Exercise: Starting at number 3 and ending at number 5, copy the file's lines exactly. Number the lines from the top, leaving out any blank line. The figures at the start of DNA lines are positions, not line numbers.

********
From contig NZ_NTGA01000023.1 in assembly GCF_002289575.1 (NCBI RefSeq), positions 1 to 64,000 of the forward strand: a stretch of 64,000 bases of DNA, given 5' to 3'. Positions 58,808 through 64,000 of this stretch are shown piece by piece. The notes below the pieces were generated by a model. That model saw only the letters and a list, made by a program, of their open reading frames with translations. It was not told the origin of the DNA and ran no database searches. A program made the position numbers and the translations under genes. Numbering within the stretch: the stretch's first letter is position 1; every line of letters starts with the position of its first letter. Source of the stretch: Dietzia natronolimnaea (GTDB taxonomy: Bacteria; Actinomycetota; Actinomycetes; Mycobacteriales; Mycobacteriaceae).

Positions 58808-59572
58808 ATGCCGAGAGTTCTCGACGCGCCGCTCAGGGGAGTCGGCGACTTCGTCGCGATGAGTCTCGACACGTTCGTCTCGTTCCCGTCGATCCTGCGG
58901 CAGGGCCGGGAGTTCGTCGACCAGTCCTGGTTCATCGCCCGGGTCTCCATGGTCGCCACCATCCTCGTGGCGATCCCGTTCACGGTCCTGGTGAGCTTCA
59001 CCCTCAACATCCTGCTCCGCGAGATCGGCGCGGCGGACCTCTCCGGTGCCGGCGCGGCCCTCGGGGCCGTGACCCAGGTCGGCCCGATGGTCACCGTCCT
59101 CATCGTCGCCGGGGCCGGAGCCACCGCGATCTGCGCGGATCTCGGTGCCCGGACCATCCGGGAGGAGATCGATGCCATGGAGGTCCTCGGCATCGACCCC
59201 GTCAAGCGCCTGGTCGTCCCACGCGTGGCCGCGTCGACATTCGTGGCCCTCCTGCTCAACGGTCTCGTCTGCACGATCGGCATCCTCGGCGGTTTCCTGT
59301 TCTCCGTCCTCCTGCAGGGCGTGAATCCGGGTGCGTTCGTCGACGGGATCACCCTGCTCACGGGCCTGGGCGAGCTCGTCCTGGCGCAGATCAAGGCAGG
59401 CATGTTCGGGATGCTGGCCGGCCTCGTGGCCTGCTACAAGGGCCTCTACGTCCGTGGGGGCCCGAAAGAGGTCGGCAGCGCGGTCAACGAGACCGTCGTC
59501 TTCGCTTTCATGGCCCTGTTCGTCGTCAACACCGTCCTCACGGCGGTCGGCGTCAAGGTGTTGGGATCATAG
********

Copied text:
58808 ATGCCGAGAGTTCTCGACGCGCCGCTCAGGGGAGTCGGCGACTTCGTCGCGATGAGTCTCGACACGTTCGTCTCGTTCCCGTCGATCCTGCGG
58901 CAGGGCCGGGAGTTCGTCGACCAGTCCTGGTTCATCGCCCGGGTCTCCATGGTCGCCACCATCCTCGTGGCGATCCCGTTCACGGTCCTGGTGAGCTTCA
59001 CCCTCAACATCCTGCTCCGCGAGATCGGCGCGGCGGACCTCTCCGGTGCCGGCGCGGCCCTCGGGGCCGTGACCCAGGTCGGCCCGATGGTCACCGTCCT